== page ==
It’s better news for competing retailers however. Recent figures from Realeyes rank Gogglebox Meets Coca-Cola as the ad that viewers felt the strongest connection with. Also ranking in the top 4 are Vodafone, McDonald’s and Marks & Spencer, whose collaboration with Paddington Bear appears to be thrilling young and old viewers alike.
Facebook debuts VR experience on standard news feeds
Facebook’s venture into all things VR is nothing new, in fact the search engine giant has been investing in 360° video functionality since summer 2016. This month however, things were taken up a notch with the testing of VR experiences that can be accessed directly from standard news feeds without the need for a specialised headset.
The first content of its kind is an interactive 360° video scavenger hunt, created with Sony to celebrate the upcoming cinema release of Jumanji: Welcome to the Jungle. “We were blown away with the technology and the fact that it could be easily accessed on a platform people use every day”, explains Elias Phiser, Sony Pictures’ Vice President of Digital Marketing.
Co-developed by Avatar Labs and the Facebook Creative Shop, the experience has been designed with the aim of making interactive virtual reality accessible for everyone – simplifying the VR process with the aim of building a fully immersive experience moving forward.
Search engines crack down on misleading event markup
Google is leading a crackdown on brands and publishers using event markup in a way that may be misleading to consumers, in turn negatively impacting user experience. The search engine is threatening manual action against any company seen not to comply with present guidelines. Forecasters suggest penalties may include suspending a website's ability to show up in rich snippets moving forward.
Examples of misleading event markup include websites promoting deals and discounts as an event. Within Google's guidelines, the company states that event markup should only be used for events which meet their requirements, excluding short-term promotions, coupons and vouchers. For more information on the do's and don't's of event markup, check out Google's guidelines.
To find out what other areas of digital marketing could impact on your business, get in touch today.
As Halloween season ends and the chaos of Christmas marketing begins, it’s time for the next in our digital marketing round-up series. Here, we take a look at some of the biggest news October brought in SEO, content marketing and digital PR.
Google have announced online-to-offline shopping features
Just in time for the festive season, Google have lined up new reporting capabilities and valuable new shopping features for local stores.
In AdWords, three new reports have been introduced for physical store visits:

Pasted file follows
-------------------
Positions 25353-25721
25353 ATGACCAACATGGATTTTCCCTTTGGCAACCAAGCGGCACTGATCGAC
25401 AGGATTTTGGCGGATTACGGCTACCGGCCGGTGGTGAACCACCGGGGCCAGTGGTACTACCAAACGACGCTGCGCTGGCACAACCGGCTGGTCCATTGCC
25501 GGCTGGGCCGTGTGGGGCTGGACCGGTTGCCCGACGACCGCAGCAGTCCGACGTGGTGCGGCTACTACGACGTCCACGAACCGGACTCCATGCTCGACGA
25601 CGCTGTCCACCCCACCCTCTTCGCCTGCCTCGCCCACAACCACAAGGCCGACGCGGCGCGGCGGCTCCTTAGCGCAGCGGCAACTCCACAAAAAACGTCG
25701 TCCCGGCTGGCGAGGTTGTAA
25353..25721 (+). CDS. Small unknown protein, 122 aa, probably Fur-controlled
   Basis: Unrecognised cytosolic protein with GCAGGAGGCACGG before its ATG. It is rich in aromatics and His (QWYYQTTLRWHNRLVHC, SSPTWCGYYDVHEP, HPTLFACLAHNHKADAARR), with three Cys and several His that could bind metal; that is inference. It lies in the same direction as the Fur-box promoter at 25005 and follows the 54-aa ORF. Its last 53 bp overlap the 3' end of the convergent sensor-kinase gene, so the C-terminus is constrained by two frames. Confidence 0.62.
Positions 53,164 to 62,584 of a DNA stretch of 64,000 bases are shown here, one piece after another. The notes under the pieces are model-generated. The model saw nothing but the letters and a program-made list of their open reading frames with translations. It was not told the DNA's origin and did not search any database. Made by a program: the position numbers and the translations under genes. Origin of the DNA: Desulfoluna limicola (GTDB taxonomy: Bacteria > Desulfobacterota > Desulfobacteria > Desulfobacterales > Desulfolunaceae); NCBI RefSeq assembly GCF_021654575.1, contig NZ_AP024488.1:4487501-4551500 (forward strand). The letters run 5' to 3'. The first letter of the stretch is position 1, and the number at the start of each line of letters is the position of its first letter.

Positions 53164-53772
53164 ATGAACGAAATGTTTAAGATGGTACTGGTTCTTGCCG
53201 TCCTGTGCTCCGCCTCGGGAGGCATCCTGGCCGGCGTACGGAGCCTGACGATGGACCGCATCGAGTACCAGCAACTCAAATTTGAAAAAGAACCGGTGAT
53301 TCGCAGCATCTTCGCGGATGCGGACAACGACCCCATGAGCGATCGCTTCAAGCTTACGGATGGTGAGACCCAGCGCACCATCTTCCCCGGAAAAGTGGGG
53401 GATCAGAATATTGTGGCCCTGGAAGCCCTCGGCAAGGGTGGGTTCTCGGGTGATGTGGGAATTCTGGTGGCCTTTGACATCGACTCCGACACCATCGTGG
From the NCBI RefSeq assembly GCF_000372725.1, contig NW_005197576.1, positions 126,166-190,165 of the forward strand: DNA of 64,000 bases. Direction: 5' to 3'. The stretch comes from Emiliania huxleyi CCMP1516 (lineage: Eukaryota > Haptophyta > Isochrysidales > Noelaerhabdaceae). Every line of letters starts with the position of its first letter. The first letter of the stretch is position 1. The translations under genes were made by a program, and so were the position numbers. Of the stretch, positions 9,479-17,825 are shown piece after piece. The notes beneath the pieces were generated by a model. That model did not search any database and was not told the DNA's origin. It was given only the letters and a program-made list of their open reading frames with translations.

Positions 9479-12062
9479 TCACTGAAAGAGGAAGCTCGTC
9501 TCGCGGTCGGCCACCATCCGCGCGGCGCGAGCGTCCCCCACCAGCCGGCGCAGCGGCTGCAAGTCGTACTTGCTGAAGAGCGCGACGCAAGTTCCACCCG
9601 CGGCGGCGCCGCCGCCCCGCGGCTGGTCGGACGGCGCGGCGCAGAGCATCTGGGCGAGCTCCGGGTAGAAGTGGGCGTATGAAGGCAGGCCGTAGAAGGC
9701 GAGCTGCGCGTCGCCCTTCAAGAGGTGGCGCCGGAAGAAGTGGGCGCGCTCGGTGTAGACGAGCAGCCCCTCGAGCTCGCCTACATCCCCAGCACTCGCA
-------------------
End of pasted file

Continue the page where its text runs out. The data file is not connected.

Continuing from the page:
The demographic report - allowing users to add store visits as a column in their existing demographic reports
New vs Returning customer report - showing how many in-store visits come from repeat customers
Time lag report - showing the time between a user clicking on an advert and visiting a physical store
Google is now adding reporting for impression-based store visits too, meaning they can be measured without the need for an ad click. As far as end-of-year developments go, it’s a big one!
Local inventory ads are also being stepped up, with Google Assistant and Google Maps results showing searchers a list of products that are in stock in their area, alongside location results. Any retailer who uploads their inventory into Google Merchant Centre is eligible for inclusion in the new local inventory search, which can also now be used to set up targeted local inventory display ads.
The International Fact-Checking Network partnered with Google to tackle fake news
A new initiative from the IFCN and Google is seeking to increase the number of fully-trained fact checkers around the world, providing access to a range of fact-checking tools for free.
The overall aim is to identify and remove false or malicious news and claims online, yet the more specific focus is on fine-tuning Google Search and Google News themselves. After the 2016 presidential election in the US, which came punctuated with cries of ‘Fake news!’, organisations like Google, Facebook and Twitter are keen to show that they want no part in the production or distribution of unreliable and unscrupulous reports.
An increasing number of brands are tapping into the Flexitarian trend
New research from Mintel shows that 28% of consumers have reduced their meat intake in the last six months, with a further 14% planning to do so in the near future. But using words like ‘vegan’ and ‘vegetarian’ can still be a major turn-off in marketing. That’s where the Flexitarian trend comes in.
Brands that want to cash in on the rise of plant-based eating without putting off consumers who still eat meat some of the time are learning to do so using positive, indulgent language.
Rather than focusing on what you’re not getting - using simple explanations like ‘meat-free’ - or risking accusations of pushing an ideology by actually using the term ‘vegan’, brands like Marks & Spencer and Sainsbury’s are pushing flexitarian fun and flavours instead.